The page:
|08-14-2005 01:33 AM|
|Ed in North Ga.||
I accidently ran into this awhile back-
I was doing CPR on a guy way up in the woods on a mountaintop, waiting on the first response crew/ambulance to show up (basicly find us ). When the victim was finally loaded up on the stokes to be carried out, one of the ambulance crew collected all the items laying on the ground that was on/near the victim...includeing my cell phone. At the time, I never noticed it wasent in my pocket- when i discovered it missing, I knew it was either with the victims personal belongings, or still with the ambulance crew...this was about 2 hours after the incident...before I could call anyone, there was a knock at the door.
one of the first responders was standing there, holding my phone. I asked him why he didnt call the first entry-"HOME", or any of the others...like, mother and father, work, ect...
he said it was much easier to just call the cell provider and get my physical address, since he wasent sure if I was the deceased or not and the family hadent been notified. Since physical address`s are a basic part of the contrat to owning a paid phone (not a one time use phone, pay as you go)- it was a simple matter for him....BUT, he said with the prevalence of the cheap phones, its better to put the first number-after 911- as "emergency contact"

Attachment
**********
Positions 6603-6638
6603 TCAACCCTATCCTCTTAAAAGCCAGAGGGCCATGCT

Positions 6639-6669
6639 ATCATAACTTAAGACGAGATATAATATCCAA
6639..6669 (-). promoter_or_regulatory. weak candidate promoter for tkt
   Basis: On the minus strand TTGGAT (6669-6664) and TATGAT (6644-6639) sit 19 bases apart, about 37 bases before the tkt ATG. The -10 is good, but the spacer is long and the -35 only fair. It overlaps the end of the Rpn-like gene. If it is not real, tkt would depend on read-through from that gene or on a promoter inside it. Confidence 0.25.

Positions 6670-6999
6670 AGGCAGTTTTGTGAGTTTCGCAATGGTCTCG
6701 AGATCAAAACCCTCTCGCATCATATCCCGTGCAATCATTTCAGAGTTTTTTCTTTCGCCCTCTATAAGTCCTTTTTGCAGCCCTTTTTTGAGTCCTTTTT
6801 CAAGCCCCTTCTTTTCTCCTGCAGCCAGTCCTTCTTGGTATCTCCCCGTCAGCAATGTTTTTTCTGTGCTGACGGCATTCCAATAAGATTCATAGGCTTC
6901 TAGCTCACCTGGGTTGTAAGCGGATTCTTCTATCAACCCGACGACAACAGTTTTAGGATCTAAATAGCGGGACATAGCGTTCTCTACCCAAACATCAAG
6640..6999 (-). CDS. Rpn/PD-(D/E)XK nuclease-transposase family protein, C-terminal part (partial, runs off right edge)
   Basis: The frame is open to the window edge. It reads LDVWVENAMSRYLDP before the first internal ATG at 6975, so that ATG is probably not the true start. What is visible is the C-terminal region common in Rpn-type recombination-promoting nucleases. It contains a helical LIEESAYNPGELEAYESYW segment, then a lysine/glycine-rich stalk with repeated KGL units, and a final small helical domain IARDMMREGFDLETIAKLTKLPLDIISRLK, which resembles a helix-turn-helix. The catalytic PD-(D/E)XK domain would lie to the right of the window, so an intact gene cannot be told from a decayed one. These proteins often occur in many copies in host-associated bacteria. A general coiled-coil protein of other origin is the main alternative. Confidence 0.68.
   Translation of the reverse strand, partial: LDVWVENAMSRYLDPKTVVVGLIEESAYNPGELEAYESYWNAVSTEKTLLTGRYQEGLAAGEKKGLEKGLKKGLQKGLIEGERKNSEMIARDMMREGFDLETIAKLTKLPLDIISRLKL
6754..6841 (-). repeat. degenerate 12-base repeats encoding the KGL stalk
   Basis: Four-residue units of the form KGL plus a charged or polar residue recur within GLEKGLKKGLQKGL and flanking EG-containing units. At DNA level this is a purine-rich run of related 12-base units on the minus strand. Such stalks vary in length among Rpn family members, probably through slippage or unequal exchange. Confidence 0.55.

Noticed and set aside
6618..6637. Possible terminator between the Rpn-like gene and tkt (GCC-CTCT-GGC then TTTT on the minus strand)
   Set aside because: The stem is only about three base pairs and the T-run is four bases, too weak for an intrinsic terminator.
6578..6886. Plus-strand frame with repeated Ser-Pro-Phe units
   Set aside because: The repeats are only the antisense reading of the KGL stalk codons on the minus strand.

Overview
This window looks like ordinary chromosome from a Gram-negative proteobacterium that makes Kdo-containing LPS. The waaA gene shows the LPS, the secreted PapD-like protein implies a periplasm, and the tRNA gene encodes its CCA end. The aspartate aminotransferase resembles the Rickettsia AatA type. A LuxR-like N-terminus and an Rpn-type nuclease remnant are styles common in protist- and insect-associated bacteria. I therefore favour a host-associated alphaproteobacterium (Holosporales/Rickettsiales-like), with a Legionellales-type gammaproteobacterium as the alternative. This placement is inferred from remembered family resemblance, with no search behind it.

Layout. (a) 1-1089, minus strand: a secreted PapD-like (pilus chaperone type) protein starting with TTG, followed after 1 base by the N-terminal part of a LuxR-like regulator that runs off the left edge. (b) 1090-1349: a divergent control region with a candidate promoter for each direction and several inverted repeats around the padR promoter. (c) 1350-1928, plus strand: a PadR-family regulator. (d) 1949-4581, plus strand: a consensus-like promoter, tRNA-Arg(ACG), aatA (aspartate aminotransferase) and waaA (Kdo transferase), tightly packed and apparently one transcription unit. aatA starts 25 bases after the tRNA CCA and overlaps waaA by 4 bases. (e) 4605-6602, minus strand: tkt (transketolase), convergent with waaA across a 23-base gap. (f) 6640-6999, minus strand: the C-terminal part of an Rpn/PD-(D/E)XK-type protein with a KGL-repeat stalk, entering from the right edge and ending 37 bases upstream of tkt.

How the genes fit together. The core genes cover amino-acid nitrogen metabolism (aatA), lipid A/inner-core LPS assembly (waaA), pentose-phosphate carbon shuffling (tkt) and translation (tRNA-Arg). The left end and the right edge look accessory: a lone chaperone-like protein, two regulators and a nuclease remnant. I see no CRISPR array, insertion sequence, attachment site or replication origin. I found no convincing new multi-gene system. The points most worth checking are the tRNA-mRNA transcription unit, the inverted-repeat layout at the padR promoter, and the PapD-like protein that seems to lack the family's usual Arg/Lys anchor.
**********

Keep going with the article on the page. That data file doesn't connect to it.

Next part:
|08-13-2005 07:24 PM|
ICE is a good idea!
"Paramedics will turn to a victim's cell phone for
clues to that person's identity. You can make their
job much easier with a simple idea that they are
trying to get everyone to adopt: ICE.
ICE stands for In Case of Emergency. If you add an
entry in the contacts list in your cell phone under
ICE, with the name and phone no. of the person that
the emergency services should call on your behalf, you
can save them a lot of time and have your loved ones
contacted quickly. It only takes a few moments of your
time to do.